Rocket Engine, Combustion Chamber, V-2

With a thrust of 25 tons, the V-2 engine was the first large liquid-fuel rocket engine in the world and powered the world’s first ballistic missile, the German V-2 of World War II. The combustion chamber was the engine’s heart. Here, its liquid oxygen and water alcohol propellants entered through 18 injectors on the top and burned at about 2,700 ºC (4,900 ºF).

After the war, both the United States and the Soviet Union copied the V-2 engine, and it greatly influenced the development of large liquid-fuel rocket engines around the world. The U.S. Army probably captured this artifact in central Germany in spring 1945. The Smithsonian later obtained it from the U.S. Air Force.

Transferred from the U.S. Air Force

Country of Origin
Germany

Manufacturer
Linke-Hofmann Werke AG

Type
PROPULSION-Rocket Engines

Materials
Overall, steel
Dimensions
Overall: 6ft 2in. x 3ft 7in. (187.96 x 109.22cm)

With a thrust of 25 tons, the V-2 engine was the first large liquid-fuel rocket engine in the world and powered the world’s first ballistic missile, the German V-2 of World War II. The combustion chamber was the engine’s heart. Here, its liquid oxygen and water alcohol propellants entered through 18 injectors on the top and burned at about 2,700 ºC (4,900 ºF).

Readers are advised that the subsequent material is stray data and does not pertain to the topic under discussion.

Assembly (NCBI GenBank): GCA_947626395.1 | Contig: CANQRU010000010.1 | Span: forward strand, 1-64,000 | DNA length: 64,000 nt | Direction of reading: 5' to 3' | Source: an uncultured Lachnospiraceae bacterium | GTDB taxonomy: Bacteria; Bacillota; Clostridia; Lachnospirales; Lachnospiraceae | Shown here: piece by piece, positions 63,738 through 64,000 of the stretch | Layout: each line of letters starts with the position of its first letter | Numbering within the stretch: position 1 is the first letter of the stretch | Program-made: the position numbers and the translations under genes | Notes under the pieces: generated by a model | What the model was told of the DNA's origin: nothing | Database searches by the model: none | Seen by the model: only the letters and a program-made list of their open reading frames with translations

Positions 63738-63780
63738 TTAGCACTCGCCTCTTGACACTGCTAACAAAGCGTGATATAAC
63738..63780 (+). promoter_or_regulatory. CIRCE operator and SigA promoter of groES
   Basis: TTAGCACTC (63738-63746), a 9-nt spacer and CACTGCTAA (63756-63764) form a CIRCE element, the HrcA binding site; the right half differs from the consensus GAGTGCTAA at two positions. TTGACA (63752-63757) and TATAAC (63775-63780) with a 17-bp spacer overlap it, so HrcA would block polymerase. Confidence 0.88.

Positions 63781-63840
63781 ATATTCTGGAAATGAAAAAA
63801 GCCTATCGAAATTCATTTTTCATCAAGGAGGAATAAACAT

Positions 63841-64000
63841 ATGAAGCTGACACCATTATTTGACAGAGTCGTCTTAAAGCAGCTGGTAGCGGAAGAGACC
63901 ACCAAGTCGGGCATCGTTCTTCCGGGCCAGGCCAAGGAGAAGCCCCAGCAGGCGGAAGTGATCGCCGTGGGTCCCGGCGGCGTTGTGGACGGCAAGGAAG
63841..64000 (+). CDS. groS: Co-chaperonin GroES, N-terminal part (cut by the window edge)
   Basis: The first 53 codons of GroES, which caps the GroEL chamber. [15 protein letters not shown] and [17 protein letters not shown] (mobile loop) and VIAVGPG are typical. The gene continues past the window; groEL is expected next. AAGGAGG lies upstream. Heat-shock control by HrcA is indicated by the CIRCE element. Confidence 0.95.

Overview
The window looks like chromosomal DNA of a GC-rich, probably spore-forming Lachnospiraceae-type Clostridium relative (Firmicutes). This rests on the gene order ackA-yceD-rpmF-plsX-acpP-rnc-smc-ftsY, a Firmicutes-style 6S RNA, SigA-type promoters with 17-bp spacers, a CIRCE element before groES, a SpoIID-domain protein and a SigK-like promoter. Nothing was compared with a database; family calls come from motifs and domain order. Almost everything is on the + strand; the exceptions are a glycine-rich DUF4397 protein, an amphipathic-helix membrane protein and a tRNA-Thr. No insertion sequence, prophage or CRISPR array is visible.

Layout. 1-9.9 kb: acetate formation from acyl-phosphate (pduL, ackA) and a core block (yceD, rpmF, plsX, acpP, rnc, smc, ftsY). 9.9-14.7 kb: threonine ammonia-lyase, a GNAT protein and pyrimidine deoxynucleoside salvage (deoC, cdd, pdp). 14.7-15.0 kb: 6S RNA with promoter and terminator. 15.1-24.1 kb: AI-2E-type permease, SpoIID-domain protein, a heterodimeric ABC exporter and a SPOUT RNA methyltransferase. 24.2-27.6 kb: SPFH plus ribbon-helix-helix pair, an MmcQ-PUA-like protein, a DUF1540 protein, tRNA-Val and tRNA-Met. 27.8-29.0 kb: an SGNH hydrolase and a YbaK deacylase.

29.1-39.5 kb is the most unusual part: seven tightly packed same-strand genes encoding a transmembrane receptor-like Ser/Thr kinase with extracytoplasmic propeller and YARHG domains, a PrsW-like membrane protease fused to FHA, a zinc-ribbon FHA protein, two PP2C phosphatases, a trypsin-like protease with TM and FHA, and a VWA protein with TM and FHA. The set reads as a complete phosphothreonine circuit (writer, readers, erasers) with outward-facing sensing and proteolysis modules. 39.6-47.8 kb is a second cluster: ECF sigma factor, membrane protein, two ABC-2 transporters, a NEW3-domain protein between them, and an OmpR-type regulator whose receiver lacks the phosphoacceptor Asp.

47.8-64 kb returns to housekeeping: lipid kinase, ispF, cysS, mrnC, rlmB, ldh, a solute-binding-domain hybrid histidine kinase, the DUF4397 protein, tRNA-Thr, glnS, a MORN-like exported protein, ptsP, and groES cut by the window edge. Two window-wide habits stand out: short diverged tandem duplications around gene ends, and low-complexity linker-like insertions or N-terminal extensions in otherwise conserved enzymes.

After the war, both the United States and the Soviet Union copied the V-2 engine, and it greatly influenced the development of large liquid-fuel rocket engines around the world. The U.S. Army probably captured this artifact in central Germany in spring 1945. The Smithsonian later obtained it from the U.S. Air Force.

Transferred from the U.S. Air Force

Country of Origin
Germany

Manufacturer
Linke-Hofmann Werke AG

Type
PROPULSION-Rocket Engines

Materials
Overall, steel
Dimensions
Overall: 6ft 2in. x 3ft 7in. (187.96 x 109.22cm)

ID: A19730004000